| Return to Salle Turin
The 1815 pattern standards were presented to the Army on 1 June, 1815. They are 120 cm square. There was only a limited distribution, with only two being presented to the infantry of the guard (First Regiments of the Grenadiers and Chasseurs). Most of these colors were destroyed in September 1815. The pattern of the guard standards, the staff, the cravats and gold cords were all the same as the 1812 pattern. Some references indicate that the inscriptions were the same, but the examples here cast some doubt on that position.
The line colors were much larger than before - 120 cm square - and much simpler in design as can be seen from the photo below.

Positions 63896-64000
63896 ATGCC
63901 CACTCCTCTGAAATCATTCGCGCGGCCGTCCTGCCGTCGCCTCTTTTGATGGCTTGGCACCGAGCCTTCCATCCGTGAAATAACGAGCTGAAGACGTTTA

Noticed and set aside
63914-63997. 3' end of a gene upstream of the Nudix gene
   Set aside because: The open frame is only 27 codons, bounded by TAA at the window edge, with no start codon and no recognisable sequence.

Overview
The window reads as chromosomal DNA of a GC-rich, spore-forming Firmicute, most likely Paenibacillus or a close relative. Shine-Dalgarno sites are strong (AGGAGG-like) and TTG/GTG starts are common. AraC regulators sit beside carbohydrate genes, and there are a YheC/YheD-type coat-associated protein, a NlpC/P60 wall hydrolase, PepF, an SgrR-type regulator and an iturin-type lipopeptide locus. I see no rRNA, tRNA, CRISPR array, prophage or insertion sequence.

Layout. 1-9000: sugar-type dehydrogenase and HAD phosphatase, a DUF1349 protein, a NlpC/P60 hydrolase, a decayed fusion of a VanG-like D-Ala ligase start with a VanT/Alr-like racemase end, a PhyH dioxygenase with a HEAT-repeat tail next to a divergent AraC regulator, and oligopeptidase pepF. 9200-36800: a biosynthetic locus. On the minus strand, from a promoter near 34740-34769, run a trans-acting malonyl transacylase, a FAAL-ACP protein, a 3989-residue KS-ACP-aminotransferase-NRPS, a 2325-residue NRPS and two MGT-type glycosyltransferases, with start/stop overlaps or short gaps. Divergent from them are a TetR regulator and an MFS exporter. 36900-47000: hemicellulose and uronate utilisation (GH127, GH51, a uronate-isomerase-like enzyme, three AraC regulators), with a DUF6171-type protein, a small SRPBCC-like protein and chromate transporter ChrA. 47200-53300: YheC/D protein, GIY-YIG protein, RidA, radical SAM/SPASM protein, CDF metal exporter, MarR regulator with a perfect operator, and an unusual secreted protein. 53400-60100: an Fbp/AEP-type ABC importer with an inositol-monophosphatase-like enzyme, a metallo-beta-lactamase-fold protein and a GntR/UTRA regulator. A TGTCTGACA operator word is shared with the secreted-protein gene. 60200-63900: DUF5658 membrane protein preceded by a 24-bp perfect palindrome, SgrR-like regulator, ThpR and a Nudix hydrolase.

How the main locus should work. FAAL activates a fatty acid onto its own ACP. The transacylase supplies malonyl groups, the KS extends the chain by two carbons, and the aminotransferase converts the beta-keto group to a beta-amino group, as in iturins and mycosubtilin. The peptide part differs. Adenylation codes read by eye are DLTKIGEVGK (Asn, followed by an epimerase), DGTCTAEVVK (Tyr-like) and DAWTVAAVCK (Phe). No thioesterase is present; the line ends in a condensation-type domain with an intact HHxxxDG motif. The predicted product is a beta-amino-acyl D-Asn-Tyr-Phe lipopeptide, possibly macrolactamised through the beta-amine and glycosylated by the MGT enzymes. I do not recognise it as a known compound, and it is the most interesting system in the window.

| Bottom Left: Model 1815 Flag from the 85th Line Infantry Regiment. Carried in the Waterloo campaign, First Corps, Durette's Division.
| Right side, Top: Model 1815 standard of the 5th Cuirassiers (Farine's Brigade, Delort's Division) carried at Waterloo.
On the reverse side are the following distinctions:
Right side, middle: Standard of the Regiment of Horse Artillery of the Guard, Model 1815 (reverse). Standard was present at Waterloo. This is the sole Model 1815 Old Guard standard existing today. The standard is 120 CM square. It is thought that all six standards of the Guard units from the 100 days were exactly the same as this one surviving example. There is no salutation or any indication of which unit owned the color. The only inscription is the list of honors - some of which are rather strange:
On the visible side are the following distinctions: